During the Forum on China-Africa Cooperation, President Uhuru Kenyatta posted on his Twitter page photos of him meeting Chinese President Xi Jinping on the sidelines of the meeting. China announced a $60 billion (Sh6 trillion) kitty for Africa’s development in the next three years.
KoT pleaded with the President not to take any more Chinese loans since what we currently owe them is choking our economy. Other comments were hilarious, with some advising him to borrow from the Deputy President, who seems to have a bottomless account.
The comments on the President's tweet, coupled with the reaction to the 16 per cent VAT levied on petroleum products, are a clear testament that majority of Kenyans are slowly appreciating the adverse effects of foreign financing on our economy and the overbearing nature of international financial institutions.
Over the years, CSOs and economists of repute have warned about the sustainability of our growing debt and questioned the government’s raw appetite for huge infrastructural projects without proper funding instruments. Their argument has always been that no proper cost-benefit analysis has ever been undertaken to ascertain whether these projects have a higher return value to the cost of the investment.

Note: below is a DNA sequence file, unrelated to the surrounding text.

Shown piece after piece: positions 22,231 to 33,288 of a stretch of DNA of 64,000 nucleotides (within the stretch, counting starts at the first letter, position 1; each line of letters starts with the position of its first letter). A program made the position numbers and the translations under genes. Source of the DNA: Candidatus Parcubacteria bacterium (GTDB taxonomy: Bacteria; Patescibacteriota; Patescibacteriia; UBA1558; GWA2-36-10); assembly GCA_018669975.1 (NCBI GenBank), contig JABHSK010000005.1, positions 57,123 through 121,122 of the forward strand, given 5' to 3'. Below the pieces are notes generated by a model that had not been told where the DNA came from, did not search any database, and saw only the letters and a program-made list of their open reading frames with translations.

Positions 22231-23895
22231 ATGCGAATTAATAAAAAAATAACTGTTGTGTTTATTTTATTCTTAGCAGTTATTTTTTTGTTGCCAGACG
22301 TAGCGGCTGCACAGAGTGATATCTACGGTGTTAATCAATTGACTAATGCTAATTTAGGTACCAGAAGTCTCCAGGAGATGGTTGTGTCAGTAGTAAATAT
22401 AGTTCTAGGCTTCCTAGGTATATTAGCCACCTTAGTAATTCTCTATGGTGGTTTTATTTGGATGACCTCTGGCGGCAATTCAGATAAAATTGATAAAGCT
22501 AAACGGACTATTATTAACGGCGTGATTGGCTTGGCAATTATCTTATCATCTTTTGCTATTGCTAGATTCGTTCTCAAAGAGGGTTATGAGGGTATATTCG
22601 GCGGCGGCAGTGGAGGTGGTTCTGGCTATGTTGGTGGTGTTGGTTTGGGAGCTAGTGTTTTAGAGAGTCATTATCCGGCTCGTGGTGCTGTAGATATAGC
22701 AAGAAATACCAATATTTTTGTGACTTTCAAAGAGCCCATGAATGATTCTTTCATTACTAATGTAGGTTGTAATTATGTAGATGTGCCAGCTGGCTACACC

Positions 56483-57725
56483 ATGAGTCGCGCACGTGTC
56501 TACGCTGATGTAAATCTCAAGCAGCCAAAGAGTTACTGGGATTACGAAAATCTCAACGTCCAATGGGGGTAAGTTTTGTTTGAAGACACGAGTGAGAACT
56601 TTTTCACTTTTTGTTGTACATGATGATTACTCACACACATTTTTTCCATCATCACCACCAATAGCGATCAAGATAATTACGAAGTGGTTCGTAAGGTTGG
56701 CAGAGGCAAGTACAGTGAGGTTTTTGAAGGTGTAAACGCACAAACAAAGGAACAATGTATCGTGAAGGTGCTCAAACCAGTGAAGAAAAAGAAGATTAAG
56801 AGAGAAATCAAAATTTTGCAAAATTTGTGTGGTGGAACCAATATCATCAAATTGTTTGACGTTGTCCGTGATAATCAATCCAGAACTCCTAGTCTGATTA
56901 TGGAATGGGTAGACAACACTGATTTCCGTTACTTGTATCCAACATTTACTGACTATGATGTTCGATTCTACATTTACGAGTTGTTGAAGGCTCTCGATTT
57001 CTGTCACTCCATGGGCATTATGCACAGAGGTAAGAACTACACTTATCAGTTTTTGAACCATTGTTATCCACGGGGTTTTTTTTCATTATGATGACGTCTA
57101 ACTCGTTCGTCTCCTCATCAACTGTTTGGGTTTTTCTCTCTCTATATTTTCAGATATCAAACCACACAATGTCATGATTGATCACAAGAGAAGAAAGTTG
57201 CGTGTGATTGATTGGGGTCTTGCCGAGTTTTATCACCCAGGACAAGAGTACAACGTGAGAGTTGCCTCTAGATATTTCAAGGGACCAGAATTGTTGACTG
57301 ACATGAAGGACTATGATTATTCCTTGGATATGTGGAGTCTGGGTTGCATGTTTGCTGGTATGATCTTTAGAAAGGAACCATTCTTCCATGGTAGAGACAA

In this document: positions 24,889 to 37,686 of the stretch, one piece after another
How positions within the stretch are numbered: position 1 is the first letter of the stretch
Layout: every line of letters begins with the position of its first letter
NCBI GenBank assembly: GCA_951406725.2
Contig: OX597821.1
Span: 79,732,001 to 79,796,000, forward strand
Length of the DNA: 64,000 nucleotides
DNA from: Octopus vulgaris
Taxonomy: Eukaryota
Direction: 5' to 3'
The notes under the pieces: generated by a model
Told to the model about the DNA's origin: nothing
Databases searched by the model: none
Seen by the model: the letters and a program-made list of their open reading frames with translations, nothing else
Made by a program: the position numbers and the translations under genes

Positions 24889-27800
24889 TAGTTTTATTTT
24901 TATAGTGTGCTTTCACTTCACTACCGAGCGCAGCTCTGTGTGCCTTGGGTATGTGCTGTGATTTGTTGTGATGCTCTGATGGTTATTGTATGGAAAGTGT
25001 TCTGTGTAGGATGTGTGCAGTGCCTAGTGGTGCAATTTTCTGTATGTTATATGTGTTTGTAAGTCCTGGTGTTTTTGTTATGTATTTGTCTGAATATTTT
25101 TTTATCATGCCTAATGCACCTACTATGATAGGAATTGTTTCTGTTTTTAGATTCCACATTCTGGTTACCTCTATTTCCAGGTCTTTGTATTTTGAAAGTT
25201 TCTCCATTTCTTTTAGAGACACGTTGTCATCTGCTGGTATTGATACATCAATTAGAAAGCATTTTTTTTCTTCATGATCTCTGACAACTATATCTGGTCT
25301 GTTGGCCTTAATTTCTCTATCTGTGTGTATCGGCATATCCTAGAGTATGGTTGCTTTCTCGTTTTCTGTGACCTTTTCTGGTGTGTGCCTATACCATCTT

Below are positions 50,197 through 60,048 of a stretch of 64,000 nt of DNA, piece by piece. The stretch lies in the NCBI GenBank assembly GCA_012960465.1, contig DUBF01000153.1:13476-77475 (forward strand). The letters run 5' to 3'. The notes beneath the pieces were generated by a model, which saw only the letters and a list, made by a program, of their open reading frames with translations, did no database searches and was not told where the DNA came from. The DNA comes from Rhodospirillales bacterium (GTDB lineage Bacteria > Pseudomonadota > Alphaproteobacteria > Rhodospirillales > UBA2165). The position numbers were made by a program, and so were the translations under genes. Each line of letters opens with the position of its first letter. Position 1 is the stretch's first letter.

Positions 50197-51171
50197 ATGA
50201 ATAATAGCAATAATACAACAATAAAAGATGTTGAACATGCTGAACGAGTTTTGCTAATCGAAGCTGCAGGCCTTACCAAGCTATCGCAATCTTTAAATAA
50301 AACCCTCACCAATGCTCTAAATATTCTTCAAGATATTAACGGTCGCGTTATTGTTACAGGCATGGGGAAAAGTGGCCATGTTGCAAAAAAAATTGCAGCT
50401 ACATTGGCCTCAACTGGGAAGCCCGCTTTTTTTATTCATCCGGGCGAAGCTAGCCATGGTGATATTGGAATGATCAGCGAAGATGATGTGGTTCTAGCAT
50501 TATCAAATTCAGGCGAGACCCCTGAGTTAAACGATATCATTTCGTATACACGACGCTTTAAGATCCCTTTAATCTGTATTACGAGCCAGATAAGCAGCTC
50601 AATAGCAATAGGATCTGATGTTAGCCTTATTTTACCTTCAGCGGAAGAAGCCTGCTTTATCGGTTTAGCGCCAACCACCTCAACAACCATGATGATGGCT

All this has happened even when credit rating firms and global financial institutions have been advising against taking more loans and instead concentrating on fiscal consolidation to arrest the spiraling debt.
The framers of the 2010 Constitution and the Public Finance Management Act, 2012 were alive to this aspect when they obligated Parliament to prescribe the terms on which the national government may borrow, demand for periodic reporting on our total indebtedness, highlight the purpose of the loans procured and the modalities employed to repay the loan. Further, the Public Finance Management Act obligates Parliament to approve loans to be procured as factored in the budget estimates.
These were never meant to be flowery idioms in our laws, but guidelines to shepherd the National Treasury mandarins to exercise due care in committing the country into debt. Over the years, through acts of commission and omission, Parliament has abdicated this duty to the National Treasury as far as setting borrowing ceilings, debt procurement, usage and management of loans is concerned.
Ideally the Sh100 billion precautionary loan that Kenya negotiated from the International Monetary Fund should have been subjected to parliamentary interrogation to test the efficacy of the conditionalities attached to it.
Perhaps better financing means would have been sourced to address the country’s fiscal deficit rather than resorting to imposing new tax on petroleum products. For now, the National Treasury ship has sailed with the IMF tide and to avoid an economic meltdown, we have to align with the unpleasant conditionalities courtesy of our parliamentarians.
Legal affairs officer, ODM